Fireworks of a different kind are on display in “Who’s Afraid of Virginia Woolf?” (1966) with Richard Burton and Elizabeth Burton providing match and wick as middle-aged marrieds who invite a younger couple (George Segal and Sandy Dennis) to their home for drinks and dysfunction. Mike Nichols, in his directorial debut, preserves the bile and bite of playwright Edward Albee’s dialogue through long close-ups of his actors as they spew invective and misery; the result is at once intensely uncomfortable and blackly humorous Burton and Segal are fine as opposing sides of the American male success story (burnt-out case/shallow aspiring type), and Dennis (who won an Oscar) employs her trademark tics as Segal’s fragile spouse, but it’s the 33-year-old Taylor’s Oscar-winning turn as a much older woman consumed by rage and regret that leaves the most lasting impression. Warner Archive Collection’s Blu-ray includes commentaries by Nichols (with Steven Soderbergh) and cinematographer Wexler, an interview with former MPAA chief Jack Valenti, who discusses how the film’s frank (for its time) dialogue helped revise the ratings system, and an overview of the Albee play with comments by the author. A 1966 interview with Nichols, Dennis’ screen test (with Roddy McDowall) and an hour-long documentary on Taylor from 1975 round out the disc.
Quieter conflicts are on hand in “Welcome to L.A.” (1976, Kino Lorber), a melancholy look at the City of Angels at Christmastime, as viewed through the complex romantic geometry formed around handsome but empty singer Keith Carradine. The influence of producer Robert Altman can be felt in the interwoven storylines and large ensemble cast, which includes Sally Kellerman, Sissy Spacek, Harvey Keitel, Geraldine Chaplin (who earned an Oscar nod) and Richard Baskin (“Nashville”), who also provides the music, but Rudolph holds his own within his mentor’s aesthetic. Longtime L.A. residents will appreciate veteran documentary photographer David (“Woodstock,” “The Last Waltz”) Meyers’ depiction of the city as a construction of sunlight hues and glass surfaces; newcomers, however, might want to put in a few months here before embracing its chilly heart.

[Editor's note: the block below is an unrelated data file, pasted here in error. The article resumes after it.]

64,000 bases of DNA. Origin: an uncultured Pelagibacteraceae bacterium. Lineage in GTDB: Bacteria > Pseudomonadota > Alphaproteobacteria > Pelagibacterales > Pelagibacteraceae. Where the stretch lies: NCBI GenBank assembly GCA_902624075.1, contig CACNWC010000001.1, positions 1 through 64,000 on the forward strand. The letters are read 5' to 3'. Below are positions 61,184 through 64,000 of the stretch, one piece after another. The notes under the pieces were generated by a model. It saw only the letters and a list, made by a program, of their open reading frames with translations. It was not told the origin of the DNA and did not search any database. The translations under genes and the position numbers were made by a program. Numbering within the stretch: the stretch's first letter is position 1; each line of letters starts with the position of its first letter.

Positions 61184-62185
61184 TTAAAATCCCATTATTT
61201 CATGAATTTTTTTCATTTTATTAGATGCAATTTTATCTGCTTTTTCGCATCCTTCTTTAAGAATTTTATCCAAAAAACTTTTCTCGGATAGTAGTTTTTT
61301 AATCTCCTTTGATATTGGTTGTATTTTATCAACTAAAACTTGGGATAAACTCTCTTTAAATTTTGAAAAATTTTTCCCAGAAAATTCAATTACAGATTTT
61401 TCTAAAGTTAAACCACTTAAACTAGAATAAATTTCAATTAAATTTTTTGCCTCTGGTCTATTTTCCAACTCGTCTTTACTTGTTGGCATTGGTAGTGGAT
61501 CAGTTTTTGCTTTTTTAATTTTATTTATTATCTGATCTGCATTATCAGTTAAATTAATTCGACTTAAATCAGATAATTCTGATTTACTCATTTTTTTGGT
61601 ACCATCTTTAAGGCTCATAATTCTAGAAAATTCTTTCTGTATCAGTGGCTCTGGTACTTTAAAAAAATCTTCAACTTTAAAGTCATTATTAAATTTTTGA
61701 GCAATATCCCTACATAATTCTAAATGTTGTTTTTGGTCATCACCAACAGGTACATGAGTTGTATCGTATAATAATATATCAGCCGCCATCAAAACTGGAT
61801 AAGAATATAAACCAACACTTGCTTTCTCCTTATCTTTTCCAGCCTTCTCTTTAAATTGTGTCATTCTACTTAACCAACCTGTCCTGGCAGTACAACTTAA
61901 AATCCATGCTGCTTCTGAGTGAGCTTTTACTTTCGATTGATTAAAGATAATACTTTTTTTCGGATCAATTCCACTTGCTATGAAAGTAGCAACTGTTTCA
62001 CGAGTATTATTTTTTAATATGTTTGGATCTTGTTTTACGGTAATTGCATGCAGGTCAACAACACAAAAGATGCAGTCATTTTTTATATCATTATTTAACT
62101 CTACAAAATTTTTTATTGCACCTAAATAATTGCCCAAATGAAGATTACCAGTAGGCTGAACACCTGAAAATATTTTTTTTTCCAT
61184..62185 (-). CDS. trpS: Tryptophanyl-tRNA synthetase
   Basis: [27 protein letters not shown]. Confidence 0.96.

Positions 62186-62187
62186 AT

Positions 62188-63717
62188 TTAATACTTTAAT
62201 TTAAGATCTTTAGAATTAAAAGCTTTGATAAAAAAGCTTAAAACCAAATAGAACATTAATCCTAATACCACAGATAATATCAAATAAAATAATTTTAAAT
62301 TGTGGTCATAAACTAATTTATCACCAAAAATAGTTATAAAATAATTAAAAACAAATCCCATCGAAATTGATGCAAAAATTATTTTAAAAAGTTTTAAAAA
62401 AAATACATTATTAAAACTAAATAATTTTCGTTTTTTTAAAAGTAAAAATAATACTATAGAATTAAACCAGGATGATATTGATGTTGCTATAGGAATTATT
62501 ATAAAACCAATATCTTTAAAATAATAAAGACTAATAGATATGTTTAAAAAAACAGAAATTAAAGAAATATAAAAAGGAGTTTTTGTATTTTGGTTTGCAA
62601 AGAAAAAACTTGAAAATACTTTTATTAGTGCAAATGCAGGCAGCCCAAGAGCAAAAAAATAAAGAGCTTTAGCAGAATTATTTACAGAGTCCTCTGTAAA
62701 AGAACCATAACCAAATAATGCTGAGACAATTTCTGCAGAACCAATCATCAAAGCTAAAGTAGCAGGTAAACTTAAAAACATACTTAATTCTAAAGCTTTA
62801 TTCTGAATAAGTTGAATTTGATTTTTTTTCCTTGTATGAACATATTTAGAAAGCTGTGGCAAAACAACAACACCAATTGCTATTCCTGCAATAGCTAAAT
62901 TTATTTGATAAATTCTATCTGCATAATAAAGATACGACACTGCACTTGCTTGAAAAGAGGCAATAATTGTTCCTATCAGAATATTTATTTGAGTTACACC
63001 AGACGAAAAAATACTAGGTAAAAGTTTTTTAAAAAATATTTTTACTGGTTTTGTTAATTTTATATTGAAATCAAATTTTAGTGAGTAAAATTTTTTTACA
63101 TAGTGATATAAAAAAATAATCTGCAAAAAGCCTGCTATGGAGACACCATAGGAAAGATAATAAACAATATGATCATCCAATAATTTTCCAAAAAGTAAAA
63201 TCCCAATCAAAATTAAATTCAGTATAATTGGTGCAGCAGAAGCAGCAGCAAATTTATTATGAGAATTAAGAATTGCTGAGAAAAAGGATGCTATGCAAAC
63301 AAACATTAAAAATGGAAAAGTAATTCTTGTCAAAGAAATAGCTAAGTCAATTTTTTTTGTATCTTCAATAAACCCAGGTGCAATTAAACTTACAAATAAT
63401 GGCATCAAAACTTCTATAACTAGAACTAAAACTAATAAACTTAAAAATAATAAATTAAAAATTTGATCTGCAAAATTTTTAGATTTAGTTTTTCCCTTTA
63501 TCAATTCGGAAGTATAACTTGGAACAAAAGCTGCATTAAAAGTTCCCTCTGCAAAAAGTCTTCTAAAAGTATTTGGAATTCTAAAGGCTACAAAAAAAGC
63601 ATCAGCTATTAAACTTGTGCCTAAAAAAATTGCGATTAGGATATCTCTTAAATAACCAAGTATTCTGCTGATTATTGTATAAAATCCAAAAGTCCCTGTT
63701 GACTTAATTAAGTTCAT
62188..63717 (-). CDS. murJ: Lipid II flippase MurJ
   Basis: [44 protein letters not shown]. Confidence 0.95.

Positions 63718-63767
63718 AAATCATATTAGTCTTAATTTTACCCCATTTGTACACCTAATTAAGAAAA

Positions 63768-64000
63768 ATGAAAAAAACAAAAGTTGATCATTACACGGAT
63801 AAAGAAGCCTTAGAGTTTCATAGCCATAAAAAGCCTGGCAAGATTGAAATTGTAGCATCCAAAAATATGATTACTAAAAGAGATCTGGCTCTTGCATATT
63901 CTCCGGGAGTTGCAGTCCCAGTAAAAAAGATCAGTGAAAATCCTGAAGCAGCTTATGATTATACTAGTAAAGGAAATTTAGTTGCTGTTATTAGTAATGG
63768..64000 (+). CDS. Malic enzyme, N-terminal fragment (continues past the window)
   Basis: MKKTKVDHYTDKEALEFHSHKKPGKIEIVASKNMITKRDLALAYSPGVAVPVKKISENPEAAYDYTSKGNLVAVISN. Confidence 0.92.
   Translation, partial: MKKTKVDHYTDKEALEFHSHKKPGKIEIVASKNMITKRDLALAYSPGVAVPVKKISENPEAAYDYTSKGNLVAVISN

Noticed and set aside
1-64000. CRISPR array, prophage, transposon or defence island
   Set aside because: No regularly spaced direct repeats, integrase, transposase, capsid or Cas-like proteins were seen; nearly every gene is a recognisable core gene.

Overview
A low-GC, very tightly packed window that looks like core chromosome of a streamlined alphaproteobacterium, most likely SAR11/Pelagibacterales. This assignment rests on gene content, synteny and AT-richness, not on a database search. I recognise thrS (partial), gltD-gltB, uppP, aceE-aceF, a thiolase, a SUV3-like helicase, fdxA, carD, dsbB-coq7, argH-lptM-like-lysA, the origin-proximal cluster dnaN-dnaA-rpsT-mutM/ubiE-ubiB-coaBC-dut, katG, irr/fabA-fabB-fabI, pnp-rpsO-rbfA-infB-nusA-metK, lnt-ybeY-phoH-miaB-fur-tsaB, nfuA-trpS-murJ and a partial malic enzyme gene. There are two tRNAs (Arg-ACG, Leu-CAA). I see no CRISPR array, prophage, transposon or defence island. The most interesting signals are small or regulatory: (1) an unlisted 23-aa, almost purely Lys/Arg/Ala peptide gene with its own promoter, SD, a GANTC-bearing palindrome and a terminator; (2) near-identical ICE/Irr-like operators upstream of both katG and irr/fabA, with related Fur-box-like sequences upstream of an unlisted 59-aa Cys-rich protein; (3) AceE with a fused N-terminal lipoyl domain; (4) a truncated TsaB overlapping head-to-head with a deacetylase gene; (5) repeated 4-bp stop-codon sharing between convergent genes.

And a beautiful singer with a vacant soul is also at the heart of “L’Inhumaine” (1924, Flicker Alley), the long-lost experimental fantasy by Marcel L’Herbier. The French opera star Georgette Leblanc (who conceived the original story and partly financed the film) stars as a singer coveted by numerous men, whom she cruelly spurns; when one rejected suitor kills himself, Leblanc is rejected by her audience and forced to reconsider her infamous aloofness. From there, the picture takes a turn towards science fiction parable (or “fairy tale,” as L’Herbier termed it) with Leblanc literally casting off her old life to find her humanity; with its blend of high art, strange science, dreamlike design and hallucinatory image, “L’Inhumaine” would essentially serve as the touchstone for French avant-garde film. A host of legendary artists collaborated on various aspects of the film, including directors Alberto Calvacanti and Claude Autant-Lara, who contributed to design, fashion designer Paul Poiret, who created the costumes, and sculptor/filmmaker Fernand Leger, who created the outrageous laboratory set. For the theater riot scene, L’Herbir filled a concert hall with society figures and secretly filmed their reactions to dissonant music by George Antheil; reportedly, the crowd included Man Ray, Ezra Pound, James Joyce and Pablo Picasso. Flicker Alley’s Blu-ray includes a making-of featurette with rare outtake footage, and an interview with composer Aidje Tafial, who provides one of two new scores (the other is by the Alloy Orchestra) featured on the disc.